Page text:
Log Horizon: The Beginning of Another World

By Mamare Touno and Kazuhiro Hara. Released in Japan by Enterbrain. Released in North America by Yen Press.

As I’ve said in a few Manga the Week of posts before this, the first I ever heard of Log Horizon was when I was researching Sword Art Online after reading that series, and TVTropes saying that the two series had a “fandom rivalry”. This is unsurprising, given that the two series essentially share a very similar plot – gamers suddenly find themselves trapped inside a game and have to find ways to deal with it. That said, once you get past that there’s a lot that’s different. In SAO you have “if you die in the game, you die in real life” lending an air of tension and menace to everything. Log Horizon, on the other hand, generates its tension from the opposite: even death merely has you regenerated at your start point, so there’s no point to anything at all.


Our hero is a quiet, thoughtful, introverted sort, who has those “mean eyes” that fans of Toradora! might recognize, and a tendency to see everything in a cynical way. He’s partnered with a big, outgoing guy who enjoys making perverted jokes as a way of breaking the ice (though, as we later see, he can’t take it when it’s dished out to him), and a quiet, even more introverted assassin who, once she’s in her proper body, proves that Ayanami Rei expies are still alive and well in the world of anime and manga. Much of the novel has them figuring out what the rules of this new-yet-familiar world are, realizing that a lot of combat techniques they did in their sleep seated at a computer are much harder when a genuine threat is speeding towards you, and trying to rescue a young girl trapped in a faraway city that has fallen into lawlessness as some people realize that since there’s no real consequence to death except that you get to loot their stuff, that that’s a great way to pass the time.

This is very much a novel for experienced MMORPG players, and has a lot more mechanics in it than SAO did. Given that I’m not a gamer, I found myself skimming the explanations at times. The characters fared much better – Shiroe and Akatsuki I especially liked, and I enjoy that the two suggested couples (though nothing’s likely to happen for at least 10 volumes is my guess) are both similar types – there’s no “opposites attract” cliche here. It’s actually refreshing seeing two introverts driving an action series at all, and that also came across very well. And the series’ worldbuilding is excellent, taking its time and showing us what you can and cannot do – the food problem is particularly frustrating for all involved.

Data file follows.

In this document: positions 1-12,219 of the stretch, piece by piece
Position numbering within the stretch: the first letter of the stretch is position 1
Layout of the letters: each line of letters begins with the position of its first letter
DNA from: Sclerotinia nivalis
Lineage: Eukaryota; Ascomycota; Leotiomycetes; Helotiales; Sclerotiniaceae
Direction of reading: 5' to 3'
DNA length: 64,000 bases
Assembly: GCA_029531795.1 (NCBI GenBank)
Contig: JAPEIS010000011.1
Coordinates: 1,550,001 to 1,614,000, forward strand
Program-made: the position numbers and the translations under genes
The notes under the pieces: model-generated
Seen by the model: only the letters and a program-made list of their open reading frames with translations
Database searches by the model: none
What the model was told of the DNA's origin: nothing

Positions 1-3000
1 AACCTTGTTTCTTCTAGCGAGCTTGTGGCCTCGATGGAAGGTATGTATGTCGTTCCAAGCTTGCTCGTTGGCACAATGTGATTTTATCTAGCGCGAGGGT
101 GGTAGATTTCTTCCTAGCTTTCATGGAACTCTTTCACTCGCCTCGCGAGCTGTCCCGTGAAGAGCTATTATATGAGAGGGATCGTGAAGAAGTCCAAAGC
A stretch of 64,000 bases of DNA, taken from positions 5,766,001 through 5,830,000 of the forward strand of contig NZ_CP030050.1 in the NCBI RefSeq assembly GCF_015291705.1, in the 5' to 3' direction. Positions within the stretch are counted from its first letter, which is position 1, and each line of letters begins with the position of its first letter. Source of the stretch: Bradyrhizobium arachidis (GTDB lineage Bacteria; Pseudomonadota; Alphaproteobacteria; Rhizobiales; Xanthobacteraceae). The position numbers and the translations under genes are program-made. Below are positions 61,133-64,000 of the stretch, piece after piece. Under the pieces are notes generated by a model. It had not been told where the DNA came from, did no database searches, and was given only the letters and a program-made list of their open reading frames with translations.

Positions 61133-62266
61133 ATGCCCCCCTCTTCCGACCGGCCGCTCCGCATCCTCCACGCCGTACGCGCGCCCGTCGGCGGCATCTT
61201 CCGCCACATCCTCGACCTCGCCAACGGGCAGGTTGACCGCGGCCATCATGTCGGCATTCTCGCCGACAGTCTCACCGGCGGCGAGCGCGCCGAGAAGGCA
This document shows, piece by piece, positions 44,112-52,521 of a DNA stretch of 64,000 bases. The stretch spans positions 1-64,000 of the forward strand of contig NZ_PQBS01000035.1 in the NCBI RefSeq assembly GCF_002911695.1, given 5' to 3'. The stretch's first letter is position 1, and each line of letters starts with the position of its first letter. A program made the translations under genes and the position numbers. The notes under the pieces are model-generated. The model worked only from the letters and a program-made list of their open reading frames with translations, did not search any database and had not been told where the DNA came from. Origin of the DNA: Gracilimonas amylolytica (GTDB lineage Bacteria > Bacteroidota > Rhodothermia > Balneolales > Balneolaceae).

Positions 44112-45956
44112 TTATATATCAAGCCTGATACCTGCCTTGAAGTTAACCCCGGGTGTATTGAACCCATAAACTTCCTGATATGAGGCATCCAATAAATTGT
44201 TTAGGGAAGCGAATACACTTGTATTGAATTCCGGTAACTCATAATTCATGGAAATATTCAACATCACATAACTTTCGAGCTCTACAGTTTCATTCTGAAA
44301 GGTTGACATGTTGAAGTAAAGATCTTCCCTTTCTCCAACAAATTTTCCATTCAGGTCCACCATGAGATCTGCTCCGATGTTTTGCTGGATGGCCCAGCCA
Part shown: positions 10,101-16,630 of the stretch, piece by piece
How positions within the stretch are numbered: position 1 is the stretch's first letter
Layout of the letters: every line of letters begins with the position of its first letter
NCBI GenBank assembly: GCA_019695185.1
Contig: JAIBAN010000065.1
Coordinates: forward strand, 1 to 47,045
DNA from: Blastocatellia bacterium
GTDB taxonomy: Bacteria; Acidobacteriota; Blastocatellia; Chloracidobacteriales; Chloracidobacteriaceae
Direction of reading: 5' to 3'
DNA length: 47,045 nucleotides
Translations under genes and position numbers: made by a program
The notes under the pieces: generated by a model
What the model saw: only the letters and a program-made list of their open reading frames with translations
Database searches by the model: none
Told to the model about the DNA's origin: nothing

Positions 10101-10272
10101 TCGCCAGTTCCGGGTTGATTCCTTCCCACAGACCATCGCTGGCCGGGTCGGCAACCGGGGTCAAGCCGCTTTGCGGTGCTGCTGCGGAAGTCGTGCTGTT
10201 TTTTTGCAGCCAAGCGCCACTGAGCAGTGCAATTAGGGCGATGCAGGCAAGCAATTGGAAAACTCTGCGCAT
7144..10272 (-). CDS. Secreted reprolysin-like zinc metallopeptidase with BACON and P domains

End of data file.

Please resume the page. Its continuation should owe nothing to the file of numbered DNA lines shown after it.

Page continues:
I would say that I find Sword Art Online more exciting and gripping – Log Horizon has a certain dry tone that matches that of its hero. But it’s a very good start to a series, and I look forward to seeing how things go, and if “returning to the real world” even becomes a plot point at all – it’s mentioned very little here, with a lot of folks just assuming they’re trapped forever. In any case, between this, No Game No Life, DanMachi, and SAO, gamers certainly have their hands full of Yen On titles right now.

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  1. I’d guess if you were skimming over parts of if you may not have noticed but did you notice any awkwardness to the translation? I’ve seen a few quotes posted on Twitter and some of the dialogue came across as quite stilted.

    • Sean Gaffney says

      I didn’t see any problems that stood out – honestly, two of the characters (Shiroe and Akatsuki) strike me as the sort whose dialogue would be formal and stilted in any case. Certainly it’s not as awkward as, say, Index, whose complexity/eccentricity has proven far more difficult to adapt.

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